Skip to main content


Martin Baumgold

In the wake of 9/11, on Saturday, September 22, 2001, eleven years ago today, my friend Martin Baumgold decided to stand at the Seventh Street Park in Hudson, New York to demonstrate for peace.  The world needed to find peace, and he saw that. He’s been at it since. Every week. Every Saturday. People have come to stand with him, and they have gone away. New ones have come and they too have gone away.  Usually, there are 3 or 4 or even 5 people standing at the South side of the Seventh Park on Warren Street. Martin is undeterred, he stands anyway.  He’s not the leader of a movement; he just hopes that others will stand with him. But even if they don’t, obviously he’s in it for the long haul.

The message is incredibly simple (these are my words, not anyone else’s): make peace, be peace, live in peace. And for eleven years, Martin has showed up virtually every Saturday at 2 pm to stand up for peace until 4 pm. The time is a measure of his commitment.

He’s humble about it. You have to be when you spend more than 500 Saturday afternoons in all kinds of weather standing on a corner with a sign or two. You have to be humble when peace has not broken out in the world.  You have to be humble when the occasional car gives you the finger. Or honks approval. But when most people are utterly apathetic about your standing there, you have time to ask whether it makes any difference to be standing there. You have to be humble when others don’t come out in great masses to clamor for peace. And when you seem to be invisible to most people.

A friend of Martin’s realized that today was going to be the eleventh anniversary of the vigil. He put up an invitation on Facebook to an event and invited everyone he could think of. As Saturday came closer, even Martin was taken in. He got a map of the Seventh Street Park, calculated its circumference, and determined that if there were 206 people, they could all hold hands and circle the park. Wouldn’t that be spectacular? Indeed, it would be. It would be monumental.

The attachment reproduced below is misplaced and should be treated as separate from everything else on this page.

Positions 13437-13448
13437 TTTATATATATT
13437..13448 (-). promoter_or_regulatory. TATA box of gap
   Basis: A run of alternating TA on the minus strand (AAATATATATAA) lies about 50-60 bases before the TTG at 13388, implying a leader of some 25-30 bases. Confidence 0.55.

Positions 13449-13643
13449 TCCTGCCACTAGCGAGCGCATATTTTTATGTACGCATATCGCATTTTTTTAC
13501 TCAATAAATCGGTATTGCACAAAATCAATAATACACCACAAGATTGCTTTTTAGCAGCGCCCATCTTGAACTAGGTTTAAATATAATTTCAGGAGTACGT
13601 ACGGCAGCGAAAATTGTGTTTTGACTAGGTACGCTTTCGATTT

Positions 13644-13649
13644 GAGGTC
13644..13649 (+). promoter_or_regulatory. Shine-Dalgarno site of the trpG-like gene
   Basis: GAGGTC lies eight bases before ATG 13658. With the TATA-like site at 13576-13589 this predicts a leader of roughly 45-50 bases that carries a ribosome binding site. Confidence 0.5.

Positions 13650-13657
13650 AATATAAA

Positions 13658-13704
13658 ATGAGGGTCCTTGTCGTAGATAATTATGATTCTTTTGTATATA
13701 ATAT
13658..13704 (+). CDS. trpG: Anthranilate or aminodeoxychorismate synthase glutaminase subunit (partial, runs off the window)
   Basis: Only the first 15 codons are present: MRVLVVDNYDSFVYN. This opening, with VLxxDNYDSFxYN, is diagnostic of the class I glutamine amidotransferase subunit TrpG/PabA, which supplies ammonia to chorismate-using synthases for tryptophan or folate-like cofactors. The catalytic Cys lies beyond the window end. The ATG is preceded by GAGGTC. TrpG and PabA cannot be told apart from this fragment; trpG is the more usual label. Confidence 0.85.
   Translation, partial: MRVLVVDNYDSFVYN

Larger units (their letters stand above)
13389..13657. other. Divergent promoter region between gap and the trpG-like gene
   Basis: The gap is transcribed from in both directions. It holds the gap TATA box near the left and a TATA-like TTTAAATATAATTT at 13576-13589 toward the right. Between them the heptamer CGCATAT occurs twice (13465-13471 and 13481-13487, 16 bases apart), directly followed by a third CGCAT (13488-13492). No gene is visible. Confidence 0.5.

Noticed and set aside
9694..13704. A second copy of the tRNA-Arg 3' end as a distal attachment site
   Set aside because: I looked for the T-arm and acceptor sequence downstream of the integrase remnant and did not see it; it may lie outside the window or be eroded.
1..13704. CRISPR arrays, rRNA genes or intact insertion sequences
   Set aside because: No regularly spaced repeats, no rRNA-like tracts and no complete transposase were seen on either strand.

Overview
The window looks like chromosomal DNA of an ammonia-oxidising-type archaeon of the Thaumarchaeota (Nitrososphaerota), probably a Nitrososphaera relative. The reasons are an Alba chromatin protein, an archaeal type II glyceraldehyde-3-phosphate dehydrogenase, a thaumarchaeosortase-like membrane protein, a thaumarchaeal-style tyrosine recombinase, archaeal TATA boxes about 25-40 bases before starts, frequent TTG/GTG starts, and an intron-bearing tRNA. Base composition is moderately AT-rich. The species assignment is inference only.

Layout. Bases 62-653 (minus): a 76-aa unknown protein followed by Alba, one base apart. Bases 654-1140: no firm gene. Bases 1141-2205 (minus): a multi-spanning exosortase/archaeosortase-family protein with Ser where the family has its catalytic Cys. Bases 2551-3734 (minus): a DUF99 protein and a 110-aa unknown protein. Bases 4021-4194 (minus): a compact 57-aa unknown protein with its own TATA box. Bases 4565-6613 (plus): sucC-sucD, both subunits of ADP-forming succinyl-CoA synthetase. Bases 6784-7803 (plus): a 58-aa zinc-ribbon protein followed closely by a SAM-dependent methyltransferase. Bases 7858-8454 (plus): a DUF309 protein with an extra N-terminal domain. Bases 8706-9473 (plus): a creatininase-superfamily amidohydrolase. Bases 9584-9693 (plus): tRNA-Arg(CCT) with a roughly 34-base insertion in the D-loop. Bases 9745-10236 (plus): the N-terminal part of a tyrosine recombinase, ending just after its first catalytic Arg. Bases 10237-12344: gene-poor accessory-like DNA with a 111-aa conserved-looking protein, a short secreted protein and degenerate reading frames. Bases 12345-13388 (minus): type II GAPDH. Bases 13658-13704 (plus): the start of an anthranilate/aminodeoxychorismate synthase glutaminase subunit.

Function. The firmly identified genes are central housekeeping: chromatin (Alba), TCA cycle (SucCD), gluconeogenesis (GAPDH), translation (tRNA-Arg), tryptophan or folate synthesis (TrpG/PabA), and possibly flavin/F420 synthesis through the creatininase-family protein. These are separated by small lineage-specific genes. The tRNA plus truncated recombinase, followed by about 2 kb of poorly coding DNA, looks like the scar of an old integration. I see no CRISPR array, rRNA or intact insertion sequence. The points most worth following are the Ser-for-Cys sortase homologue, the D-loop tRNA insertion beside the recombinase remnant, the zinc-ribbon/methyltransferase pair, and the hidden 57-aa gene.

Earlier in the week the Rotary Club had planted a peace poll in the Seventh Street Park and had a ceremony asking for peace, asking that peace prevail on earth.  I am not aware that any of the many people who attended that organized ceremony showed up today to stand with Martin. But the existence of the peace poll right near where Martin stands feels like his vigil has borne fruit.

Today’s demonstration was about 175 people short of the “goal.” No matter. It started to sprinkle. No matter.  People stood for peace, they talked with each other, and then they went home.  And the vigil will continue. Really it will.

Which brings me to this. This kind of unorganized, leaderless ceremony and demonstration for peace deserves widespread support. So I am directly asking you for it. If I didn’t ask, you wouldn’t know that support was desired.

What kind of support? It’s really simple:

If you’re near Hudson, Columbia County, New York on a Saturday between 2 and 4 pm, please come to the Seventh Street Park and stand with the vigil for peace.